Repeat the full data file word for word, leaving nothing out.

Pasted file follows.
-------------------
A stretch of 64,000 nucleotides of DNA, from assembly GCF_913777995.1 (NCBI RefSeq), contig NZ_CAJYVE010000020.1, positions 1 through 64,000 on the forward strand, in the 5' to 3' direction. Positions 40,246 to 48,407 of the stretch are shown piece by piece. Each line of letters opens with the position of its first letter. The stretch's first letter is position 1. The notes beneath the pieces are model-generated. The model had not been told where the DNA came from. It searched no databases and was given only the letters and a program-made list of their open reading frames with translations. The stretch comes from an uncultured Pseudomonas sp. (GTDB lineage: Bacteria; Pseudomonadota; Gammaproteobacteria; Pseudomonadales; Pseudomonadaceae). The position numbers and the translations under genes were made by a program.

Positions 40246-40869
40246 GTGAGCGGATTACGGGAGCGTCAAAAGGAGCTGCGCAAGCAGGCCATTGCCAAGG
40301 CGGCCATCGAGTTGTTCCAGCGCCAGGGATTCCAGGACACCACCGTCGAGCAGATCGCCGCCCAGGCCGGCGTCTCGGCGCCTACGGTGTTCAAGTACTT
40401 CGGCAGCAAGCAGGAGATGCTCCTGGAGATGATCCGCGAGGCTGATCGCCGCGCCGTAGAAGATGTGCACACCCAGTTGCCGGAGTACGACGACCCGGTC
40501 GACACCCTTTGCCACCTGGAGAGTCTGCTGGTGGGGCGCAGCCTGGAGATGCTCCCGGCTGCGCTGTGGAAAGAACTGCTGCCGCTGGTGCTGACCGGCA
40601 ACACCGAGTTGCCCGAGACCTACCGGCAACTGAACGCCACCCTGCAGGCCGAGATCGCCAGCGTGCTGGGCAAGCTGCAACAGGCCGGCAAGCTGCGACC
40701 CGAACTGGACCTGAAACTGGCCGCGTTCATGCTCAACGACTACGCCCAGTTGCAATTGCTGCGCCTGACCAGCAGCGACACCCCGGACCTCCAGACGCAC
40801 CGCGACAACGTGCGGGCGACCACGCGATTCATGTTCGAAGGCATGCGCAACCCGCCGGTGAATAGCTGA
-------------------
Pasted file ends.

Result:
A stretch of 64,000 nucleotides of DNA, from assembly GCF_913777995.1 (NCBI RefSeq), contig NZ_CAJYVE010000020.1, positions 1 through 64,000 on the forward strand, in the 5' to 3' direction. Positions 40,246 to 48,407 of the stretch are shown piece by piece. Each line of letters opens with the position of its first letter. The stretch's first letter is position 1. The notes beneath the pieces are model-generated. The model had not been told where the DNA came from. It searched no databases and was given only the letters and a program-made list of their open reading frames with translations. The stretch comes from an uncultured Pseudomonas sp. (GTDB lineage: Bacteria; Pseudomonadota; Gammaproteobacteria; Pseudomonadales; Pseudomonadaceae). The position numbers and the translations under genes were made by a program.

Positions 40246-40869
40246 GTGAGCGGATTACGGGAGCGTCAAAAGGAGCTGCGCAAGCAGGCCATTGCCAAGG
40301 CGGCCATCGAGTTGTTCCAGCGCCAGGGATTCCAGGACACCACCGTCGAGCAGATCGCCGCCCAGGCCGGCGTCTCGGCGCCTACGGTGTTCAAGTACTT
40401 CGGCAGCAAGCAGGAGATGCTCCTGGAGATGATCCGCGAGGCTGATCGCCGCGCCGTAGAAGATGTGCACACCCAGTTGCCGGAGTACGACGACCCGGTC
40501 GACACCCTTTGCCACCTGGAGAGTCTGCTGGTGGGGCGCAGCCTGGAGATGCTCCCGGCTGCGCTGTGGAAAGAACTGCTGCCGCTGGTGCTGACCGGCA
40601 ACACCGAGTTGCCCGAGACCTACCGGCAACTGAACGCCACCCTGCAGGCCGAGATCGCCAGCGTGCTGGGCAAGCTGCAACAGGCCGGCAAGCTGCGACC
40701 CGAACTGGACCTGAAACTGGCCGCGTTCATGCTCAACGACTACGCCCAGTTGCAATTGCTGCGCCTGACCAGCAGCGACACCCCGGACCTCCAGACGCAC
40801 CGCGACAACGTGCGGGCGACCACGCGATTCATGTTCGAAGGCATGCGCAACCCGCCGGTGAATAGCTGA